Archive | February, 2014

The Waldheimerin at the DWF

21 Feb

Look!! This lost little comic of mine has found a home on the digisphere … indeed it’s on a map! Which is nice, because it, unto itself, maps out a route taken by a large female across the island of Tassie and onto the mainland. This piece is part of the ongoing Sleuth series … there will also be a new exhibition of Sleuth in Launceston in April – opening at Sawtooth ARI on April 4th. WOOHOO!!! In fact – the Waldheimerin will be at the exhibition.

To read the entire piece at the Digital Writers’ Festival website – go to http://digitalwritersfestival.com/mapping-the-words/the-waldheimerin/

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Translating comics

15 Feb

On Thursday of this week I’ll be presenting a talk in Hobart at the Tas Writers Centre – Adaptation, comics, cultures.

I’ll be showing some bits and bobs about the process of adapting an academic essay into a long-form comic, the trials, tribulations, headaches and successes. I found this process endlessly fascinating – grappling with this difficult beast involves the mechanics of both mediums involved – prose and comics. I’ll have a chat about the various things that you can and can’t do with both mediums, how emphasis changes and how meanings can shift as you reimagine the same content into a different form.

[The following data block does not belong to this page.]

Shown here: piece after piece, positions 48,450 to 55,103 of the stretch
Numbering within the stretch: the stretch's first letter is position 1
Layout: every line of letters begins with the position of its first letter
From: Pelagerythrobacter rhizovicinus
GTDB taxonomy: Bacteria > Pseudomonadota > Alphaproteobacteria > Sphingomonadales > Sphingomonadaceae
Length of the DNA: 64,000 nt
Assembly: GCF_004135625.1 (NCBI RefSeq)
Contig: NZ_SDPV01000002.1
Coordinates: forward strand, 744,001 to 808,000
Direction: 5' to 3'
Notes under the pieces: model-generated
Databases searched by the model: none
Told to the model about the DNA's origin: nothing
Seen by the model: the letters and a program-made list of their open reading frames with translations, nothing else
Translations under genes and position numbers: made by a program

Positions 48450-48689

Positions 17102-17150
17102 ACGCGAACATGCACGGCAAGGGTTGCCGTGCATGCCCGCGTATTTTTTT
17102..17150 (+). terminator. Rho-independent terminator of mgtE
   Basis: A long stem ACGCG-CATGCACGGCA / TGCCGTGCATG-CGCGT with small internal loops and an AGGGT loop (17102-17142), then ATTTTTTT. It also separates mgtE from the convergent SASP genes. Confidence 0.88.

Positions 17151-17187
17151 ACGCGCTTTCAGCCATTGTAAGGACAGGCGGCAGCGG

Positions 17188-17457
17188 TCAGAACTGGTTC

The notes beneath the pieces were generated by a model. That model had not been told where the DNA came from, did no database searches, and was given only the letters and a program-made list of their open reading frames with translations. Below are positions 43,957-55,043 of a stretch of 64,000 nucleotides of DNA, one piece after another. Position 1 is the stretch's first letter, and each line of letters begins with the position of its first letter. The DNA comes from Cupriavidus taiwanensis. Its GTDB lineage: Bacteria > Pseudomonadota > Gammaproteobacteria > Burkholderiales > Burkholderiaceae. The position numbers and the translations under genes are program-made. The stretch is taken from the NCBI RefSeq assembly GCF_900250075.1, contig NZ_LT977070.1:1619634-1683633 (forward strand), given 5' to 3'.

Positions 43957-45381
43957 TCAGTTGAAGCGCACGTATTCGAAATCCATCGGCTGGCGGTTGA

6:30pm at the meeting room at Salamanca Arts Centre, put on by the Twitch writers group with the assistance of the Tasmanian Writers Centre.

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Joshua Santospirito’s Craig San Roque’s Long Weekend in Alice Springs

3 Feb

A review of the Long Weekend in Alice Springs by Jonathon Shaw.

Me fail? I fly!

Craig San Roque, The Long Weekend in Alice Springs, adapted and drawn by Joshua Santospirito (San Kessto Publications 2013)

1lwas In 2004, an essay by Alice Springs psychologist Craig San Roque appeared in the formidably titled volume, The Cultural Complex: Contemporary Jungian Perspectives on Psyche and Society, edited by Thomas Singer and Samuel L. Kimbles and published by The Psychology Press in the UK. According to an author’s note, the 16-page essay, ‘A long weekend: Alice Springs, Central Australia

suggests that ancient, habitual, mythically reinforced psychic structures may be repeating themselves autonomously from a basic pattern, rather like a DNA system. Such patterns may be encoded into legends or hieratic dramas associated with specific sites and can be detected by analysing mythologised stories embedded in cultural sites, by analysing how a culture developed (and perverted) the use of primal tools and by noting what cultural groups do…

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